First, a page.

first law of thermodynamics

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law of thermodynamics

noun
1.
any of three principles variously stated in equivalent forms, being the principle that the change of energy of a thermodynamic system is equal to the heat transferred minus the work done (first law of thermodynamics) the principle that no cyclic process is possible in which heat is absorbed from a reservoir at a single temperature and converted completely into mechanical work (second law of thermodynamics) and the principle that it is impossible to reduce the temperature of a system to absolute zero in a finite number of operations (third law of thermodynamics)
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World English Dictionary
law of thermodynamics
 
n
1.  any of three principles governing the relationships between different forms of energy. The first law of thermodynamics (law of conservation of energy) states that the change in the internal energy of a system is equal to the sum of the heat added to the system and the work done on it. The second law of thermodynamics states that heat cannot be transferred from a colder to a hotter body within a system without net changes occurring in other bodies within that system; in any irreversible process, entropy always increases. The third law of thermodynamics (Nernst heat theorem) states that it is impossible to reduce the temperature of a system to absolute zero in a finite number of steps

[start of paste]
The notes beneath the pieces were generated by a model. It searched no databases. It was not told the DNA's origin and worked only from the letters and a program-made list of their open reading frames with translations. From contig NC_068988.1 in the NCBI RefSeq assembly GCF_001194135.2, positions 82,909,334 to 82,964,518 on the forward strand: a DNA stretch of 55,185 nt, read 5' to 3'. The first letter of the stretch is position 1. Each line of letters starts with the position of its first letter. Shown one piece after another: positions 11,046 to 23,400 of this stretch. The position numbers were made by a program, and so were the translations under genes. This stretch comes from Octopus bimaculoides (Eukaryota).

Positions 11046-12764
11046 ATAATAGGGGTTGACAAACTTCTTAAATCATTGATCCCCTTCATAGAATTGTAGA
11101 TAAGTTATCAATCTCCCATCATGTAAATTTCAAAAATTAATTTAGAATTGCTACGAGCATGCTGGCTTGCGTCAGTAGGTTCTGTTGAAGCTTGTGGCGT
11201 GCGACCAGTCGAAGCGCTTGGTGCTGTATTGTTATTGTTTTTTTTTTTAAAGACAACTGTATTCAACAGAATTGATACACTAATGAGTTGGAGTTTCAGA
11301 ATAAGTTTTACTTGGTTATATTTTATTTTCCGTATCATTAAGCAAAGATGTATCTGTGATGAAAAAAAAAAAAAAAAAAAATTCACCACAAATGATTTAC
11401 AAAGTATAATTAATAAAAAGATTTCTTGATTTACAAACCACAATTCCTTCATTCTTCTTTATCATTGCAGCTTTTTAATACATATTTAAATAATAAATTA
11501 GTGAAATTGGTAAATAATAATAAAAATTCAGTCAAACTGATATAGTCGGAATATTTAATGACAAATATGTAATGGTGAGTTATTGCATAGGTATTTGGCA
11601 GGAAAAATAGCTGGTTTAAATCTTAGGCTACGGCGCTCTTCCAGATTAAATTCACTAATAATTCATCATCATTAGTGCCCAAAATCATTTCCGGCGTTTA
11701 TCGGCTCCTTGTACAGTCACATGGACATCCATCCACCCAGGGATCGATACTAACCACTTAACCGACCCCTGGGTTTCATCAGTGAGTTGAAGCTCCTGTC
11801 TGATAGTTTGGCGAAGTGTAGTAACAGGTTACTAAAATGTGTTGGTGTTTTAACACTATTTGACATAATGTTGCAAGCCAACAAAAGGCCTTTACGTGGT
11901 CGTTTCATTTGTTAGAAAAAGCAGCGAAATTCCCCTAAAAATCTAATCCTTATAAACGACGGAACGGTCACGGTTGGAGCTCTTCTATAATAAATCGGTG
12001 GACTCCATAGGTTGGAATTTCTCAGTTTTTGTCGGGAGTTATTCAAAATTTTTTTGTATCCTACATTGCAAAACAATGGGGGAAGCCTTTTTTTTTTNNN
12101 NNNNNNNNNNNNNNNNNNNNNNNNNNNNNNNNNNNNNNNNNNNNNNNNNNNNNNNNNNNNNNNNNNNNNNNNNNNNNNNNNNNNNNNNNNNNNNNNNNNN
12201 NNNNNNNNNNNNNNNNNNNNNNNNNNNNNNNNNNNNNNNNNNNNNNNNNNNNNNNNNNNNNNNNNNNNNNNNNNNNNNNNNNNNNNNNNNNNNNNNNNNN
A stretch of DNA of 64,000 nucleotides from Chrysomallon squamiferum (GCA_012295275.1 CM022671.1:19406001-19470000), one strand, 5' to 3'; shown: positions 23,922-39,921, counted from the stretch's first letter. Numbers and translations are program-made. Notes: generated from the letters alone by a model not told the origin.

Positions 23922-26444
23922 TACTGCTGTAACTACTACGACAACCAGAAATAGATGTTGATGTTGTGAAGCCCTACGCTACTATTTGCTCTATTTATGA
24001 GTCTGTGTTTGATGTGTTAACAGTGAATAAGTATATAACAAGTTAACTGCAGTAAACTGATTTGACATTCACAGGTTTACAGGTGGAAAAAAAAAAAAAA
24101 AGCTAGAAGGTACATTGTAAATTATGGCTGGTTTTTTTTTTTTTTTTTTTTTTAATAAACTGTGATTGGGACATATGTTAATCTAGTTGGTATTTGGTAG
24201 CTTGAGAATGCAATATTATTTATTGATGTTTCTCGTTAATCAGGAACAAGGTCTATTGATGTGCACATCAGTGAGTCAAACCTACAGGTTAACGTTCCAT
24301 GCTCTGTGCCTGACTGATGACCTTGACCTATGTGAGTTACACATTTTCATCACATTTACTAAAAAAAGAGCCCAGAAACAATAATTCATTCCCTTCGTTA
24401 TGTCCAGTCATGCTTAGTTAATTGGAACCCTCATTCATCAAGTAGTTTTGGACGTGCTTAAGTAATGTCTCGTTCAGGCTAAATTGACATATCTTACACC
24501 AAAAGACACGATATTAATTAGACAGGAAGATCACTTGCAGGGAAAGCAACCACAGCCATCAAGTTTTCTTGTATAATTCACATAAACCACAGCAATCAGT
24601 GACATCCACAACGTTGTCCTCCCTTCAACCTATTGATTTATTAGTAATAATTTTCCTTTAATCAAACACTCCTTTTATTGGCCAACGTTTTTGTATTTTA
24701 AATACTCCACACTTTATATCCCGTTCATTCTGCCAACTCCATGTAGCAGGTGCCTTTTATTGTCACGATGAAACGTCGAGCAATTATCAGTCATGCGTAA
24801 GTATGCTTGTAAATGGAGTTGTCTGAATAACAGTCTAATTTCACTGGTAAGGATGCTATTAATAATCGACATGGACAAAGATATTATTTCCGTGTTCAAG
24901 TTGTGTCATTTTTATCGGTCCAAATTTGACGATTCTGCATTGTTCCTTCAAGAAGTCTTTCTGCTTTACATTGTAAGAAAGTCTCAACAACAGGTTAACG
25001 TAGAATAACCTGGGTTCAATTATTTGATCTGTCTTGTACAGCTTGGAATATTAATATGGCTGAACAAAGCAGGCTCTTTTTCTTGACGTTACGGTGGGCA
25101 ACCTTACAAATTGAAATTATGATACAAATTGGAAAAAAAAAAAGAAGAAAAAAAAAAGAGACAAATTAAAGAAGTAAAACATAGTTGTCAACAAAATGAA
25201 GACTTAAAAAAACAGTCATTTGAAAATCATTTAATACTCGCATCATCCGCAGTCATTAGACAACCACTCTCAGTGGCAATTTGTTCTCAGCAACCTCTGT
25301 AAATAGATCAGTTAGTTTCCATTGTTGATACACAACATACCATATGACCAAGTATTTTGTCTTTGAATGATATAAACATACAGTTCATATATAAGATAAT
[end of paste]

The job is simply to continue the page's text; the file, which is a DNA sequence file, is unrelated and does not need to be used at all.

2.  Also called: zeroth law of thermodynamics the principle that if two bodies are each in thermal equilibrium with a third body then the first two bodies are in thermal equilibrium with each other

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Science Dictionary
law of thermodynamics  
See under thermodynamics.
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